Students from Estevan schools went toe to toe with cold, windy conditions as they honoured local veterans at the Estevan Cemetery Thursday morning during the third-annual No Stone Left Alone ceremony.

A ceremony was held at 11 a.m., including the playing of "The Last Post," two minutes of silence, the playing of "Reveille," and speeches from students, before the pupils laid poppies on veterans' snowy gravestones.

Craig Bird, who is the director of the Southeast Military Museum, is involved with the Estevan Legion, and is a constable with the Estevan Police Service, spoke about the significance for the region of this year being the 80th anniversary of the 1942 Dieppe Raid.

"523 men of the South Saskatchewan Regiment went in for what was supposed to be a day-long raid. By lunchtime, out of that 523 men that went in, 84 died and another 89 became prisoners of war for the remained of the war, until 1945 when they were released. Forty-six of those 84 that had died were from the southeast corner of this province.

Bird said nine of the 46 were from Estevan, 12 from Weyburn, and 25 were from rural areas around the southeast.

"It was quite a tragic day. Most of the towns in this area had some kind of loss to account for because of that raid."

Elyse Mantei has coordinated the event each year it's been in Estevan. She said honouring veterans comes naturally. Her father, John Wilkinson, was in the military for 40 years and runs the program for Saskatchewan.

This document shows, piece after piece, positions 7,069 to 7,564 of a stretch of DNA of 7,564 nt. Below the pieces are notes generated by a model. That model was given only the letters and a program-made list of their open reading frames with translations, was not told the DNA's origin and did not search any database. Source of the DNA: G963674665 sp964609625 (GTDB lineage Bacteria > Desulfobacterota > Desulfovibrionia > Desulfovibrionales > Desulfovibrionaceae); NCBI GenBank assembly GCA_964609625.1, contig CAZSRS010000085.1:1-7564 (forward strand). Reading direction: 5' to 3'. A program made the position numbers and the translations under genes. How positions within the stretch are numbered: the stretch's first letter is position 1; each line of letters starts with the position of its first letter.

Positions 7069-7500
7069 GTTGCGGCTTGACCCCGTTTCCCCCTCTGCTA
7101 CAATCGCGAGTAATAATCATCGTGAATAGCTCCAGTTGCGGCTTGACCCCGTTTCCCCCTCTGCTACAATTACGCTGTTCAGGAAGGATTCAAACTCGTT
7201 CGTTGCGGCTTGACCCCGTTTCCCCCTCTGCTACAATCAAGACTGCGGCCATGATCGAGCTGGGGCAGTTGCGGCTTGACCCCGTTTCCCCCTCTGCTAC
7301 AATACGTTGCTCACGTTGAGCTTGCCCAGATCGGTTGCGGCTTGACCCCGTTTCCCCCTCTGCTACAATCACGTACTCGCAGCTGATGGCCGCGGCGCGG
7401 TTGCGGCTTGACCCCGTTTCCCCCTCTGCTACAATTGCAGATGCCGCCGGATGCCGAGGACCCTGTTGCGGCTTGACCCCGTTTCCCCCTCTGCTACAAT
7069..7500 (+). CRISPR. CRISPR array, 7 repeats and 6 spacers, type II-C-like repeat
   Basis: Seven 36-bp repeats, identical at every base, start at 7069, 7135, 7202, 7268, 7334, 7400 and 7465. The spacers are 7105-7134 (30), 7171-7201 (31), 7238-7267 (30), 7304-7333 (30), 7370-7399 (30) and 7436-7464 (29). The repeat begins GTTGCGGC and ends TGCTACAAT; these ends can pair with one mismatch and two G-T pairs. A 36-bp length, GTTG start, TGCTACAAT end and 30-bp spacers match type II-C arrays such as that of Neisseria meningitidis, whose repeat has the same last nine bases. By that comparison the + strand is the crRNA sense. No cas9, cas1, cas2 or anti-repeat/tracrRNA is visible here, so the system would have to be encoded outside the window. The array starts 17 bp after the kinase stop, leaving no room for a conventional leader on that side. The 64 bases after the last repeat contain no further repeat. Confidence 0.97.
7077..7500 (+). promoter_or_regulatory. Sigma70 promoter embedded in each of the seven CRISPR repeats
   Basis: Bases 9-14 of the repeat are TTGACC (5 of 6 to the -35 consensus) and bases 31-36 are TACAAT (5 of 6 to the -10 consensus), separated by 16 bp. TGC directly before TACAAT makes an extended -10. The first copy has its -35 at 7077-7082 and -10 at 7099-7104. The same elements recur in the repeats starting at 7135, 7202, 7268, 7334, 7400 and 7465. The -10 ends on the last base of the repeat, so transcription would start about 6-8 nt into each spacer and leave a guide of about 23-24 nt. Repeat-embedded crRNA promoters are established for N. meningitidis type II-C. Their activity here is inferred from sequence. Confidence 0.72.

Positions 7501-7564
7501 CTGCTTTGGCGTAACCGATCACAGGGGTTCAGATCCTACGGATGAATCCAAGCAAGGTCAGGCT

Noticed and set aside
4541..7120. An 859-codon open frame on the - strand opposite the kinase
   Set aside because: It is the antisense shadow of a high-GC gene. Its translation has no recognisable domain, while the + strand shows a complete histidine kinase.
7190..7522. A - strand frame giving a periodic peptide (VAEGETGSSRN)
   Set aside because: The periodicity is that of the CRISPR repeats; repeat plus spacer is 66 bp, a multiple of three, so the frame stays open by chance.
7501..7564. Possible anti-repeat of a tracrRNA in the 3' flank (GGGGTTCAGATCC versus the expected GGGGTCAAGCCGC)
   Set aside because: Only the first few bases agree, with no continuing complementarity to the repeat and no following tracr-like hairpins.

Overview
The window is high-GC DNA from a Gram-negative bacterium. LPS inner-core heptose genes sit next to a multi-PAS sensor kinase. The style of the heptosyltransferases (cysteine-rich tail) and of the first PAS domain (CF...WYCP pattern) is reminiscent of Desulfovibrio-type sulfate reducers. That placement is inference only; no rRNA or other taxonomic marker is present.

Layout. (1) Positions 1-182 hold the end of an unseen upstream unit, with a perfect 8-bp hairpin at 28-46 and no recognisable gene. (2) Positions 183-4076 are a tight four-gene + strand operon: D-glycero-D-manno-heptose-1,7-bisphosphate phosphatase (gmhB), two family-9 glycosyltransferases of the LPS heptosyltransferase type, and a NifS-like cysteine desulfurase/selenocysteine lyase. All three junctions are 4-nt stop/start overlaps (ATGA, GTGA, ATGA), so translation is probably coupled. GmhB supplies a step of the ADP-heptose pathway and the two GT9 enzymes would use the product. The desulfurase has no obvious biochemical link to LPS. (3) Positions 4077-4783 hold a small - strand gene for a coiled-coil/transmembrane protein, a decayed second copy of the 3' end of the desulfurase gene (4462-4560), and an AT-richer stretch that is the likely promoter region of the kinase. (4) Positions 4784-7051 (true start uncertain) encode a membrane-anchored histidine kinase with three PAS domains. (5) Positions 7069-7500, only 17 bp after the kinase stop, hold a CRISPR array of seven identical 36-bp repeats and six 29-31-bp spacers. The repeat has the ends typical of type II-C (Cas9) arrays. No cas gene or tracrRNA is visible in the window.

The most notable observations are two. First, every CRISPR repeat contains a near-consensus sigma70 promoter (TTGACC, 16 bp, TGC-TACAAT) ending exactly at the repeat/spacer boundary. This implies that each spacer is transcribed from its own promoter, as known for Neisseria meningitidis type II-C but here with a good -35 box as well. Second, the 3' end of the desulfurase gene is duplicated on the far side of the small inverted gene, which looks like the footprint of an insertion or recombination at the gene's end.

"It's a big part of my life. I grew up in a military family. My dad's been to war quite a few times, and overseas. He's been to peacekeeping in Haiti. And my grandpa fought in World War II. It's just been a big part of my lift."

Mantei said there were around 230 veterans laid to rest at the cemetery.

She was very thankful for the kids that attended the ceremony, despite the biting wind.

"It's really awesome. I love seeing the kids engaged, and they looked very into it and really taking in everything that was said. I loved seeing them put the poppies on the gravestones. I know how cold it is t today, so it was really good to see this many kids come out."

Mantei said ceremonies like Thursday's help keep the knowledge of veterans' sacrifices alive for future generations.

"I think that for a while it was starting to be forgotten... That's what No Stone Left Alone is for too, is to help us remember everything that the veterans have done for us, and help us to keep them in our thoughts and keep their memories with us, and everything that they've done for us - past and future."

The event was originally scheduled for November 7, but was pushed back due to weather. Mantei joked that November 17 was initially forecast to be seven degrees in the long-term forecast... a far cry from the -23 windchill values that came instead.

The City of Estevan and the Estevan RCMP were also represented, with Mayor Roy Ludwig and Staff Sgt. Steven Ross in attendance.